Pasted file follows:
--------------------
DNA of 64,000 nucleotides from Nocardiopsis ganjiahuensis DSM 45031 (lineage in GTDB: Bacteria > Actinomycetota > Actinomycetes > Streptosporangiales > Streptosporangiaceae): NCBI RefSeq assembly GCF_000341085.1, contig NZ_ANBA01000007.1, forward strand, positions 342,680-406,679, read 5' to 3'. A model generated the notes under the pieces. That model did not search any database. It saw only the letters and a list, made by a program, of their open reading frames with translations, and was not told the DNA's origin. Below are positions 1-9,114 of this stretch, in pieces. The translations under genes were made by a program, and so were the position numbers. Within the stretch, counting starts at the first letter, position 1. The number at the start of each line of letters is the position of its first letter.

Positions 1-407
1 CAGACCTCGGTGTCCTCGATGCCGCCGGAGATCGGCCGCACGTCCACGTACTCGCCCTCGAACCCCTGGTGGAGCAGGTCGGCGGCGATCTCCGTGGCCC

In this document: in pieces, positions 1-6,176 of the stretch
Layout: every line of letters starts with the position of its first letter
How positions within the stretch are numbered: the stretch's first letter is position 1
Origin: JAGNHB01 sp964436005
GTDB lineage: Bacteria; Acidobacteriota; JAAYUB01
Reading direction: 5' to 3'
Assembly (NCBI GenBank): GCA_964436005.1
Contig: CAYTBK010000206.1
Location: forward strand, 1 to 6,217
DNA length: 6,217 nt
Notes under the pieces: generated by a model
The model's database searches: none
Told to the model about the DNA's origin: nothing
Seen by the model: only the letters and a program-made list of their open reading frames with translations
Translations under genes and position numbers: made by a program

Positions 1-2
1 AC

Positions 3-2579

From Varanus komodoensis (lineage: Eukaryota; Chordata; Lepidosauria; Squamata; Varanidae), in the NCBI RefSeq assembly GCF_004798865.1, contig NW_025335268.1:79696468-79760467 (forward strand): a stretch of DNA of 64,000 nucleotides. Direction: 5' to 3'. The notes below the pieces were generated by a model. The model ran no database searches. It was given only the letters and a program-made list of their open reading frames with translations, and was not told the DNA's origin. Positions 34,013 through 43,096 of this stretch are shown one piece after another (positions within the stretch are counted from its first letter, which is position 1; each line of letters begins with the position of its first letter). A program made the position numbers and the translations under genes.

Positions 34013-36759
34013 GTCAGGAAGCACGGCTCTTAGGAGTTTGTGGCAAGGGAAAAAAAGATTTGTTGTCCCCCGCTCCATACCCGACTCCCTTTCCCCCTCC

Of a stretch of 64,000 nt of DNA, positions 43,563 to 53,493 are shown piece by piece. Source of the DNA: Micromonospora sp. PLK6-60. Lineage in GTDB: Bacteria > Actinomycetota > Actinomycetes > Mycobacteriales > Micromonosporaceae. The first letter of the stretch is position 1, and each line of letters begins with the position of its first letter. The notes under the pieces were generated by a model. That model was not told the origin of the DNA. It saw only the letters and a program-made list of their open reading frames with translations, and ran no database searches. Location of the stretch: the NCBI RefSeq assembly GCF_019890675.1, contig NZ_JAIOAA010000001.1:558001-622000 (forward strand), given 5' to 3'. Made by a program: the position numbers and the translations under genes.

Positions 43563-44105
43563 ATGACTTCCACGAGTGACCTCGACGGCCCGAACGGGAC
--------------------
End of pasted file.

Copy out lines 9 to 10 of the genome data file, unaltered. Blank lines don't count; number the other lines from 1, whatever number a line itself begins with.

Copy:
Reading direction: 5' to 3'
Assembly (NCBI GenBank): GCA_964436005.1